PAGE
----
As used on this page, the term “unapproved animal drug” refers to a drug intended for use in animals that meets the definition of “new animal drug” in the Federal Food, Drug, and Cosmetic Act but does not have legal marketing status.
FDA has serious concerns about unapproved animal drugs. These drugs have not been reviewed by FDA and may not meet the agency’s strict standards for safety and effectiveness. Unapproved animal drugs also may not be properly manufactured or properly labeled.
Many unapproved animal drugs are marketed in the United States. Drug companies that make and sell these unapproved animal drugs unfairly compete against drug companies that spend the time and financial resources to obtain what’s called “legal marketing status” for their products. To legally market an animal drug, a drug company must get the drug approved, conditionally approved, or indexed by FDA. Each pathway has different requirements, but they all lead to legal marketing status and provide the benefit of FDA's pre-market review. If the market is full of unapproved animal drugs competing against approved animal drugs, drug companies may be less willing to take one of these pathways. This means that even fewer animal drugs that are reviewed by FDA for safety and effectiveness will be available to veterinarians, pet owners, and animal producers.
Benefit of FDA's Pre-Market Review of Approved Animal Drugs
Knowing a drug is safe, effective, and high-quality is the benefit of FDA’s drug approval process. The agency rigorously evaluates an animal drug before approving it. As part of the approval process, the drug company must prove to FDA that:
- The drug is safe and effective for a specific use in a specific animal species. If the drug is for use in food-producing animals, the drug company must also prove that food made from animals treated with the drug is safe for people to eat;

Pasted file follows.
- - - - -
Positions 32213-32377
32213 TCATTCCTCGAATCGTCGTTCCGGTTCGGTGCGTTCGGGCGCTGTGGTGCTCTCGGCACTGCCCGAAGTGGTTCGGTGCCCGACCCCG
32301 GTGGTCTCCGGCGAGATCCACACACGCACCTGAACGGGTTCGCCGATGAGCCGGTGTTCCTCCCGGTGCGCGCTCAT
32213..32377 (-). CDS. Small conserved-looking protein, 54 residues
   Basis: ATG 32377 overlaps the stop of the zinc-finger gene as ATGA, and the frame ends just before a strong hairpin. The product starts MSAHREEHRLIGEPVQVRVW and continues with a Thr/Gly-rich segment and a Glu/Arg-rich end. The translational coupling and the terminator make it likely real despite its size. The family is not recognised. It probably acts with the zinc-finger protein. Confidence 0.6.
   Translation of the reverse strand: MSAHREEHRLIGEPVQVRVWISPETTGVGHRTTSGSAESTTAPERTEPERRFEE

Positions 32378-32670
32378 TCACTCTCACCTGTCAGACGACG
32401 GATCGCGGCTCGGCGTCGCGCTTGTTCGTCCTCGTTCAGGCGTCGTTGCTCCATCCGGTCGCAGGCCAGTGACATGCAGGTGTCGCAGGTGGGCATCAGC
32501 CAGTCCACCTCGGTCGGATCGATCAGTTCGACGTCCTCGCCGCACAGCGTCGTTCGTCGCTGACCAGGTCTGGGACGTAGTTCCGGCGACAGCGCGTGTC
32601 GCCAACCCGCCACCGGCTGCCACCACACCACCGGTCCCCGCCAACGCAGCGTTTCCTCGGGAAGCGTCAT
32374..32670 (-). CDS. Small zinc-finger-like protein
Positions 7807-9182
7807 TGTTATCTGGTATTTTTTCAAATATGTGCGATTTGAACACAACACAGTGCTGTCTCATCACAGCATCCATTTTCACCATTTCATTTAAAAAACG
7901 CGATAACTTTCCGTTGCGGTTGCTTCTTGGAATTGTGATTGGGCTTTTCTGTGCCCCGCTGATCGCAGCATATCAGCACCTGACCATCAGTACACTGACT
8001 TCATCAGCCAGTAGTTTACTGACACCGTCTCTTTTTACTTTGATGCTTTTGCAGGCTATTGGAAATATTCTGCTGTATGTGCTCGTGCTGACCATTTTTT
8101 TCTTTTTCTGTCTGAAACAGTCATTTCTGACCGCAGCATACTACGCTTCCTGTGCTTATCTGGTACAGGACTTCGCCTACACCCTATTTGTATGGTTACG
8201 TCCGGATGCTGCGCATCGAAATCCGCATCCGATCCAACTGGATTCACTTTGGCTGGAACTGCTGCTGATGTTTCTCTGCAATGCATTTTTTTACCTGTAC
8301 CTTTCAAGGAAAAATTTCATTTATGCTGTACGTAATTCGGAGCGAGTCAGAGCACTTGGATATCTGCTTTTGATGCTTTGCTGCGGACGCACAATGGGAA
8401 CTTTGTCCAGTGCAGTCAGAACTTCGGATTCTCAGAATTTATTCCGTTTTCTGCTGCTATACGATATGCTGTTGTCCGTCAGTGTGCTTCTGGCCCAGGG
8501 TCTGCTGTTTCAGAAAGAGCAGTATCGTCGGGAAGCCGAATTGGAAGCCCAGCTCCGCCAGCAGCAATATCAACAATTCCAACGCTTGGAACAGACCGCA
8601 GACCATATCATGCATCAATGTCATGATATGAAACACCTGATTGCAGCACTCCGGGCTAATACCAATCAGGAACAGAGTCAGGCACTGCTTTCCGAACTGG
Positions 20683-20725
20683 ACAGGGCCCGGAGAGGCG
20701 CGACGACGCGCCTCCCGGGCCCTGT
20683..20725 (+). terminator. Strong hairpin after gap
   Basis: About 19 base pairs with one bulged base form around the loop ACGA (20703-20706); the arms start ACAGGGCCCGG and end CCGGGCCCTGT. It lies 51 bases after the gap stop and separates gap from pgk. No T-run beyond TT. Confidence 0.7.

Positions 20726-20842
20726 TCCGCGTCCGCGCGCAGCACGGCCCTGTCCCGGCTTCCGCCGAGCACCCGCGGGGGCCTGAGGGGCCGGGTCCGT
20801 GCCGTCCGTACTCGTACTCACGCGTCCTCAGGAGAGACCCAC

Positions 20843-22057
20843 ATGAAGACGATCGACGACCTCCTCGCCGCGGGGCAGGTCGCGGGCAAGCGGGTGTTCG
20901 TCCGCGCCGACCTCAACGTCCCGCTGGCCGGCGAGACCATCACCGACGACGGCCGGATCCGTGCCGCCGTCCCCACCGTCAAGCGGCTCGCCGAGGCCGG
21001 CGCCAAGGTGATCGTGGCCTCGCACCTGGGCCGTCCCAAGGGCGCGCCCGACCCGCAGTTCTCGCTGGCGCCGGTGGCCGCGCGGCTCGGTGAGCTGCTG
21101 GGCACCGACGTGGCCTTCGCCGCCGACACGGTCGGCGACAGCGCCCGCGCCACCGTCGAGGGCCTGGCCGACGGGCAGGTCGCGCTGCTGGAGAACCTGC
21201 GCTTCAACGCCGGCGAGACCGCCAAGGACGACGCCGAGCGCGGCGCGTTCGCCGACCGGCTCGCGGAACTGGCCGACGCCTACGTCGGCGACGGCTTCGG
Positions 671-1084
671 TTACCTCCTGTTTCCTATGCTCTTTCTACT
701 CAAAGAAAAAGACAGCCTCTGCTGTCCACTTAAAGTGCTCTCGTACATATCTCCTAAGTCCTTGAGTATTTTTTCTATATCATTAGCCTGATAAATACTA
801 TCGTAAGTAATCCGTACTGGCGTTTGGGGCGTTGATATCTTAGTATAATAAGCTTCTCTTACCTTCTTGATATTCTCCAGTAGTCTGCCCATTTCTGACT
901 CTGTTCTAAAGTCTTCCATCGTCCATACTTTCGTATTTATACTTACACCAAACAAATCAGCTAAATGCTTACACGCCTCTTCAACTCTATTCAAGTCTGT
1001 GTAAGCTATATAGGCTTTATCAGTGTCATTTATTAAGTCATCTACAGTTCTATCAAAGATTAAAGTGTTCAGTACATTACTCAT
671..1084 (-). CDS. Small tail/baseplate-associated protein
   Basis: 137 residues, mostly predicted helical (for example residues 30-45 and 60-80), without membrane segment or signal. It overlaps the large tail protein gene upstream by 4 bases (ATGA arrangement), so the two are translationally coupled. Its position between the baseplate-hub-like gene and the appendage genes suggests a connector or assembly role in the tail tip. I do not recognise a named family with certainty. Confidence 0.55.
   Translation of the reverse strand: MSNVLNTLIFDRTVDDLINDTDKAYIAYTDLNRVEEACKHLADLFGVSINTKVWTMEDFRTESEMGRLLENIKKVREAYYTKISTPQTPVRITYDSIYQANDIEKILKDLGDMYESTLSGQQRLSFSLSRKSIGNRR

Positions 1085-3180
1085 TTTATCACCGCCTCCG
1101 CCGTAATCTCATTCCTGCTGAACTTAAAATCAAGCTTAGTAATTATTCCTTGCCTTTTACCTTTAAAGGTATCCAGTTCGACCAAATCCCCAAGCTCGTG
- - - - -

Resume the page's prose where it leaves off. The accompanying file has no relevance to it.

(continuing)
- The manufacturing process is adequate to preserve the drug’s identity, strength, quality, and purity. The drug company must show that the drug can be consistently produced from batch to batch; and
- The labeling is truthful, complete, and not misleading. The drug company must make sure that the labeling contains all necessary information to use the drug safely and effectively and includes the risks associated with the drug.
Continued FDA Monitoring of Approved Animal Drugs
FDA’s role does not stop after the agency approves an animal drug. As long as the drug company markets the animal drug, the agency continues to monitor:
- The drug's safety and effectiveness. Sometimes, the agency’s post-approval monitoring uncovers safety and effectiveness issues that were unknown at the time of approval;
- The manufacturing process to ensure quality and consistency are maintained from batch to batch;
- The drug's labeling to make sure the information remains truthful, complete, and not misleading; and
- The company’s marketing communications related to the drug to make sure the information is truthful and not misleading.
Required Reporting of Problems with Approved Animal Drugs
As part of FDA’s continued monitoring of safety and effectiveness, a drug company that makes and sells an approved animal drug is required to report to FDA all problems that occur with the drug after it's on the market. Problems include adverse drug experiences and product defects. An adverse drug experience is an undesired side effect associated with the drug or a lack of effect (the drug doesn't do what it's expected to do). Adverse drug experiences also include unfavorable reactions in people who handle the drug. Product defects are problems such as defective packaging or an abnormal appearance of the drug. The required reporting of adverse drug experiences and product defects allows FDA to more easily identify and correct problems with approved animal drugs.
For more information about reporting adverse drug experiences, please visit the following website:
Risk of No FDA Review and Monitoring
Because unapproved animal drugs don’t go through FDA's pre-market review, veterinarians, pet owners, and animal producers have no way to know if these drugs are safe and effective or if their manufacturing processes are adequate to maintain quality and consistency from batch to batch. Also, because drug companies aren’t required to report adverse drug experiences and product defects for unapproved animal drugs to FDA, problems with these drugs may be slow to be identified.
By bypassing FDA’s drug approval process, drug companies that make and sell unapproved animal drugs potentially put the health of animals and people at risk.